China further relaxed the family planning policy on Monday, allowing all couples to have three children in order to deal with the challenge of population aging and improve the country's demographic structure. Announcing the decision one day before International Children's Day, which is observed on June 1 every year, the top leadership also pledged to beef up support for families.
The move also suggests the country's leadership may take more measures to raise the fertility rate in a bid to offset the effects of the rising aging population, especially because China's birthrate is much below the replacement level fertility of 2.1.
In the 1970s, on average a woman gave birth to five to six children. But by the early 1990s, China had one of the lowest fertility rates in the world. In 2000, China's total fertility rate (TFR) was 1.22, which declined further to 1.18 in 2010. And even though the rate slightly increased to 1.3 in 2020, it was still below the red line of 1.5.
According to a population growth theory, countries should strive to achieve a dynamic equilibrium between the total population and the demographic structure.
It is essential to keep the TFR between 2.1 and 2.3 to sustain population levels. Hence, the decision to allow all couples to have three children is a breakthrough in the population policy, as it gives couples more choices in planning their family size.
In an ideal situation, couples should have the choice to decide the number of children they want to have, and the three-child policy, to a large extent, will allow them to do so.
Ideally, like in other countries, couples in China should also have two children each, but the actual number is 1.5. Given the high cost of raising a child, the birthrate could increase only if the government introduces more preferential policies for couples which would ease their parental burden.
Theoretically, the three-child policy should help increase the number of new births, similar to what happened after the universal two-child policy was announced in 2016. And if that increase is above the sub-replacement fertility level－that is, a TFR which, if sustained, leads to each new generation being less populous than the previous one－it can partly offset the impacts of the aging society.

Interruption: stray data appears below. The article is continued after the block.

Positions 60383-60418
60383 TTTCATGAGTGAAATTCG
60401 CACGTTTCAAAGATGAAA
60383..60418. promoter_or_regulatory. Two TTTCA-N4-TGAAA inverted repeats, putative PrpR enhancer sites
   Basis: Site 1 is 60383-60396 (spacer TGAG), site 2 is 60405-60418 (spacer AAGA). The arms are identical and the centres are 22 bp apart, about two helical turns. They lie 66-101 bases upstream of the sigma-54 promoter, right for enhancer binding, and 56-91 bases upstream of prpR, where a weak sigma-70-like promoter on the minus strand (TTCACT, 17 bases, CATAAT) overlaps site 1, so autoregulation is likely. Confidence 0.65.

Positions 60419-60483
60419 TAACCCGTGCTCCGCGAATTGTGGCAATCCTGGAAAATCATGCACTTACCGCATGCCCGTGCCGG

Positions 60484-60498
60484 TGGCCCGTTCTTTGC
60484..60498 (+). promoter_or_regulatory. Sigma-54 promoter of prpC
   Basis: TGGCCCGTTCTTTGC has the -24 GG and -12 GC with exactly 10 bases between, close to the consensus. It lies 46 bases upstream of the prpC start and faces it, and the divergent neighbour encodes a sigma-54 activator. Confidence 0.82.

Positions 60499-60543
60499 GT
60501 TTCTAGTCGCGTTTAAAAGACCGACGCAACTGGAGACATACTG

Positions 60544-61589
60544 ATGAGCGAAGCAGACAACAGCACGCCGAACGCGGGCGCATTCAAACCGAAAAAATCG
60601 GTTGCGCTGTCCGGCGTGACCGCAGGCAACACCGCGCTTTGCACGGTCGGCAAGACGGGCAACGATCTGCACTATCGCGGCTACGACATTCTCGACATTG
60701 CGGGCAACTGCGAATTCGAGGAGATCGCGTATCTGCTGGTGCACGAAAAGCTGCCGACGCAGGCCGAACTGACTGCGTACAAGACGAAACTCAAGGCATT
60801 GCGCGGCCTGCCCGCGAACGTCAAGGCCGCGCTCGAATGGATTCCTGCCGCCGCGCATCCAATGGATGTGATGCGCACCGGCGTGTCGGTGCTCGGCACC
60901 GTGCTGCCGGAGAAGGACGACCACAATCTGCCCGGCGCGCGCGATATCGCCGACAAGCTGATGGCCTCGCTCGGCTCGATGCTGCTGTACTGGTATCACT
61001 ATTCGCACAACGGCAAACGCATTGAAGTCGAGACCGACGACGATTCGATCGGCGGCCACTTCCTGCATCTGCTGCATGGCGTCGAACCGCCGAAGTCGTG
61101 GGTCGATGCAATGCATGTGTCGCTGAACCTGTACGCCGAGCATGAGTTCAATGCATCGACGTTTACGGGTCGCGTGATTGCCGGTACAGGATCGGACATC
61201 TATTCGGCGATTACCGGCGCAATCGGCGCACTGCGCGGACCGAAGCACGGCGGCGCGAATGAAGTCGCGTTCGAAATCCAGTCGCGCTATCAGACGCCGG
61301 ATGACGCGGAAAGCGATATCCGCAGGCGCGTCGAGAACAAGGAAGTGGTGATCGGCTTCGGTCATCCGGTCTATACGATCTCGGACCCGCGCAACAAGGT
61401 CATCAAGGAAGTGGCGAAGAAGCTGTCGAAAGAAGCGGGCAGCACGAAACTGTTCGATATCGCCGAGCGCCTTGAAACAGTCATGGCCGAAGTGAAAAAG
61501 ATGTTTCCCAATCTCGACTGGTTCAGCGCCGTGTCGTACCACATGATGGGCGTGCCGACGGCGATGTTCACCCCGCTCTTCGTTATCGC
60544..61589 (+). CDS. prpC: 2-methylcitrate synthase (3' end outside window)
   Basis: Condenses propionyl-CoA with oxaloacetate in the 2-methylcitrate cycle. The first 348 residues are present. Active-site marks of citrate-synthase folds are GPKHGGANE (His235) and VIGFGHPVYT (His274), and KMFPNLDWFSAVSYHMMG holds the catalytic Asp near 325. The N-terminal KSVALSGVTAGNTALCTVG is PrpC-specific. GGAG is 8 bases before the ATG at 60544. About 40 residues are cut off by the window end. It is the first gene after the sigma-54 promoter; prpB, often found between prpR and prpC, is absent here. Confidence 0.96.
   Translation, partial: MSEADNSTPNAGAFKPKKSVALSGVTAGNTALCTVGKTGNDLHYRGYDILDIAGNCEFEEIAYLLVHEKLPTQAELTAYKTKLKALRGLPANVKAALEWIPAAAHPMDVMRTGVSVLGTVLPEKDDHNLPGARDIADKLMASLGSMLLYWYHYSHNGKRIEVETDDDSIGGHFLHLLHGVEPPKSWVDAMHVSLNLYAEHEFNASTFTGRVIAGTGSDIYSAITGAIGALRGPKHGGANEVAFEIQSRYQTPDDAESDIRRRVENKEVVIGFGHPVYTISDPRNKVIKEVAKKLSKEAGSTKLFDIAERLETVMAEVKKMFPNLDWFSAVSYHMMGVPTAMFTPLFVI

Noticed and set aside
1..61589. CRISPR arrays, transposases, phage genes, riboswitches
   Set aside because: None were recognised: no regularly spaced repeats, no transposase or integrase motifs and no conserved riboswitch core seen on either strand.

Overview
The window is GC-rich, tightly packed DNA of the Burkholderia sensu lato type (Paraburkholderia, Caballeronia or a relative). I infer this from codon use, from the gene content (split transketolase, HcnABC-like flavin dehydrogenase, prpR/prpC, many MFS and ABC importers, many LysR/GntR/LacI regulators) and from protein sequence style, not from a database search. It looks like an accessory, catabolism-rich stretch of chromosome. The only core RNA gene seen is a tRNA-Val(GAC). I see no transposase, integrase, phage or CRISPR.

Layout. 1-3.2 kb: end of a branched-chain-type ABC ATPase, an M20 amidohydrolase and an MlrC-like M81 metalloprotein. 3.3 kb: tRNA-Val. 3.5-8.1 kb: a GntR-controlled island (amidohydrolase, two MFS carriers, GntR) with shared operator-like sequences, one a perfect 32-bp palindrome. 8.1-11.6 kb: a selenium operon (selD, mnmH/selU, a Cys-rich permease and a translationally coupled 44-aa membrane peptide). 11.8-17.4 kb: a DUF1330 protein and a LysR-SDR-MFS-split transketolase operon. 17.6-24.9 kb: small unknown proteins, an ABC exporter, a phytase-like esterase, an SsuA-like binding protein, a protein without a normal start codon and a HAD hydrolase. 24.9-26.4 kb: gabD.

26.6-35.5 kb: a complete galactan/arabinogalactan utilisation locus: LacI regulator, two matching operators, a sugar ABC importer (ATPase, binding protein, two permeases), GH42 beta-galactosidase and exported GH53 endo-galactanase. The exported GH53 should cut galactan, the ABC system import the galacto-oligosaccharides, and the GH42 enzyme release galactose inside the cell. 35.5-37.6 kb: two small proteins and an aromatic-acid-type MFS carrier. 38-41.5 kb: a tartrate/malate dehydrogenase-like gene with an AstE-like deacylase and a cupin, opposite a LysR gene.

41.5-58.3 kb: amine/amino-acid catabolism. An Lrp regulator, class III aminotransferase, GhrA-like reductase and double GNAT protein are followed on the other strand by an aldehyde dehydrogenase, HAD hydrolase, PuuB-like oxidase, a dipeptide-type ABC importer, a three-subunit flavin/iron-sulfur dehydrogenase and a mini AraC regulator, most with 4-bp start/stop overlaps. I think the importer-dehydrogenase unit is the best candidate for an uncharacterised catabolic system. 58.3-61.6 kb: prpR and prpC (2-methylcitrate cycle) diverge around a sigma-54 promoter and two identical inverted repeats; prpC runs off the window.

Yet the three-child policy may not increase fertility rates as much as expected because, apart from being deterred by the rising costs of raising a child, many Chinese couples don't want to have a second child, with some not wanting any children at all.
After helping increase new births by an additional 2 million in 2016 and 1 million in 2017, the two-child policy lost its effectiveness, as the fertility rate began declining since 2018. In fact, according to the seventh national census released in May, the number of newborns in 2020 was only 12 million, down 5 million from three years ago.
This shows that easing the family planning policy alone will not increase fertility rates. To improve the demographic structure, therefore, the authorities need to address the root causes of the low fertility rate. For example, in addition to the high cost of education, the physical and mental exhaustion that parents suffer raising children also deters many couples from having more than one child. Not to mention many women are reluctant to give birth because that could mean sacrificing their career prospects.
The new policy may allow all couples to have three children, but the decision to actually do so depends on the couples.
Also, despite the experience of the developed world showing subsidies and preferential policies play a limited role in couples' decision to have more children, it is better to implement supporting measures with the three-child policy than not do anything at all in an attempt to increase fertility rates.
The significance of the three-child policy doesn't lie in its role in increasing new births, but in giving couples a bigger say in planning their families.
The author is a professor at the Institute of Population Research, Peking University.